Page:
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10 Java security best practices

brianverm profile image Brian Vermeer 🧑🏼‍🎓🧑🏼‍💻 Updated on ・6 min read

10 Java security best practices

In this cheat sheet edition, we’re going to focus on ten Java security best practices for both open source maintainers and developers. Although most developers understand that secure coding is important, security is not the first thing on a Developers mind. Using the OWASP Top 10 vulnerabilities as the initial starting point, I created this top 10. For this cheat sheet, I collaborated with Jim Manico, Java Champion and founder of Manicode Security.

So without further due I proudly present the 10 Java security best practices

1. Use query parameterization to prevent injection

In the 2017 version of the OWASP Top 10 vulnerabilities, injection appeared at the top of the list as the number one vulnerability that year. When looking at a typical SQL injection in Java, the parameters of a sequel query are naively concatenated to the static part of the query. The following is an unsafe execution of SQL in Java, which can be used by an attacker to gain more information than otherwise intended.

public void selectExample(String parameter) throws SQLException {
   Connection connection = DriverManager.getConnection(DB_URL, USER, PASS);
   String query = "SELECT * FROM USERS WHERE lastname = " + parameter;
   Statement statement = connection.createStatement();
   ResultSet result = statement.executeQuery(query);

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If the parameter in this example is something like '' OR 1=1, the result contains every single item in the table. This could be even more problematic if the database supports multiple queries and the parameter would be ''; UPDATE USERS SET lastname=''.

To prevent this in Java, we should parameterize the queries by using a prepared statement. This should be the only way to create database queries. By defining the full SQL code and passing in the parameters to the query later, the code is easier to understand. Most importantly, by distinguishing between the SQL code and the parameter data, the query can’t be hijacked by malicious input.

public void prepStatmentExample(String parameter) throws SQLException {
   Connection connection = DriverManager.getConnection(DB_URL, USER, PASS);
   String query = "SELECT * FROM USERS WHERE lastname = ?";
   PreparedStatement statement = connection.prepareStatement(query);
   statement.setString(1, parameter);
   ResultSet result = statement.executeQuery();

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In the example above, the input binds to the type String and therefore is part of the query code. This technique prevents the parameter input from interfering with the SQL code.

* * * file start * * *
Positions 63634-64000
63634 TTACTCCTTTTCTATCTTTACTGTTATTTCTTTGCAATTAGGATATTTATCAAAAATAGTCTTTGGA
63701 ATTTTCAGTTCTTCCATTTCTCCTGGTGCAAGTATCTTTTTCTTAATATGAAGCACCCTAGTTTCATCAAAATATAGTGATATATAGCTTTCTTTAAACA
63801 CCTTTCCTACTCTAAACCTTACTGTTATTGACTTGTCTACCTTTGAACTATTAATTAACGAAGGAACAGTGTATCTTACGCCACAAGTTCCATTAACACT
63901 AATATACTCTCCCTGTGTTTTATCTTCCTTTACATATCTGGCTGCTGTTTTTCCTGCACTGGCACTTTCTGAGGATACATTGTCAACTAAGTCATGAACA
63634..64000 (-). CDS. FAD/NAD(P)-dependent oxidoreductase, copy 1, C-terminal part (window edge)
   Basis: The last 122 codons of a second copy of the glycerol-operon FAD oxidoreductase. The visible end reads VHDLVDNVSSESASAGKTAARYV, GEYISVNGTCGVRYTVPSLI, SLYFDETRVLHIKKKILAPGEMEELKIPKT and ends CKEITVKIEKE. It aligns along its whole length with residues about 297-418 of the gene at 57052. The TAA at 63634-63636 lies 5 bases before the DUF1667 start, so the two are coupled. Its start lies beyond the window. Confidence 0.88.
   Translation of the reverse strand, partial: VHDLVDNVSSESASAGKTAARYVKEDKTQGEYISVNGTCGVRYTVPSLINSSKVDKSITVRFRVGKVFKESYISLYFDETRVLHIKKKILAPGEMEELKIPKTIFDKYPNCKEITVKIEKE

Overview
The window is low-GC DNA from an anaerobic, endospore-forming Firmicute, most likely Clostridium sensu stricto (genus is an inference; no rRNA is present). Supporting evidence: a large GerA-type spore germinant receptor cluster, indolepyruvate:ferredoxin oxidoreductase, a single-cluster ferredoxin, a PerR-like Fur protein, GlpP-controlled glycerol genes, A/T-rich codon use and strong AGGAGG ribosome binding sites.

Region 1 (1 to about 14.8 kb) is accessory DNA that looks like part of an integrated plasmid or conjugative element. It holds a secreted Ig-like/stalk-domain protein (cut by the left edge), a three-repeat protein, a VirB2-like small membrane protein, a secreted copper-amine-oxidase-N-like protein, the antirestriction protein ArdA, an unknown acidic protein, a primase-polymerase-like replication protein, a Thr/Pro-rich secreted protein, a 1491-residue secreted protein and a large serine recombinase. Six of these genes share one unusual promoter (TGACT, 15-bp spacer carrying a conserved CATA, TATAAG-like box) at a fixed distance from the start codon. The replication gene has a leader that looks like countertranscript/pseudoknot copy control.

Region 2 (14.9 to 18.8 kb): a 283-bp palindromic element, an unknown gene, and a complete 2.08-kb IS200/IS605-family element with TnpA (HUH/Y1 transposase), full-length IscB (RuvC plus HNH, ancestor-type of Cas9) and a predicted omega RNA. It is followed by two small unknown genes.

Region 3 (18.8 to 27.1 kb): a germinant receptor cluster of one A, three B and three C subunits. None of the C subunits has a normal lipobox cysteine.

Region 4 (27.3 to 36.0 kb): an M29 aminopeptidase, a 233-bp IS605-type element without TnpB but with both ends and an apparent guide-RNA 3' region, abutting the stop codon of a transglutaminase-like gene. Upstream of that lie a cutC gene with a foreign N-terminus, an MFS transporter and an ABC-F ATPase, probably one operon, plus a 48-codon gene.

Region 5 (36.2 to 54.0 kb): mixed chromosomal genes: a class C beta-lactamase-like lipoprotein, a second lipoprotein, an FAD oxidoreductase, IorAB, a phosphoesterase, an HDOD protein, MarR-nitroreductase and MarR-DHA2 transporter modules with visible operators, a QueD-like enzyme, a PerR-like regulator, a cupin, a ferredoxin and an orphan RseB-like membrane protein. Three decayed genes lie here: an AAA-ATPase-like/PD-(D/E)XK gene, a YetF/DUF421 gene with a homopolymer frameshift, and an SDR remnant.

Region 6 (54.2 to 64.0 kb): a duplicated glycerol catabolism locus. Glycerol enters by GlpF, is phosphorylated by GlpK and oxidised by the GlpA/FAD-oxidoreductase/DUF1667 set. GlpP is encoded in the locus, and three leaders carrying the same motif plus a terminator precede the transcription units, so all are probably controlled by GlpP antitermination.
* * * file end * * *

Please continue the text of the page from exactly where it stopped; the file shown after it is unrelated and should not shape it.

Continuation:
2. Use OpenID Connect with 2FA

Identity management and access control is difficult and broken authentication is often the reason for data breaches. In fact, this is #2 in the OWASP top 10 vulnerability list. There are many things you should take into account when creating authentication yourself: secure storage of passwords, strong encryption, retrieval of credentials etc. In many cases it is much easier and safer to use exciting solutions like OpenID Connect. OpenID Connect (OIDC) enables you to authenticate users across websites and apps. This eliminates the need to own and manage password files. OpenID Connect is an OAuth 2.0 extension that provides user information. It adds an ID token in addition to an access token, as well as a /userinfo endpoint where you get additional information. It also adds an endpoint discovery feature and dynamic client registration.

Setting up OpenID Connect with libraries like Spring Security is a straightforward and common task. Make sure that your application enforces 2FA (two-factor authentication) or MFA (multi-factor authentication) to add an extra layer of security in your system.

By adding the oauth2-client and Spring security dependencies to your Spring Boot application, you leverage third-party clients like Google, Github and Okta to handle OIDC. After creating your application you just need to connect it to the specific client of your choice, by specifying it in your application configuration; that could be your GitHub or Okta client-id and client-secret, as shown below.


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             client-id: 796b0e5403be4729ca01
             client-secret: f379318daa27502254a05e054361074180b840a9
             client-id: 0oa1a4wascEpYu6yk358
             client-secret: hqxj7a9lVe_TudbS2boBW7AWwxTlZiHNrJxdc_Sk
             client-name: Okta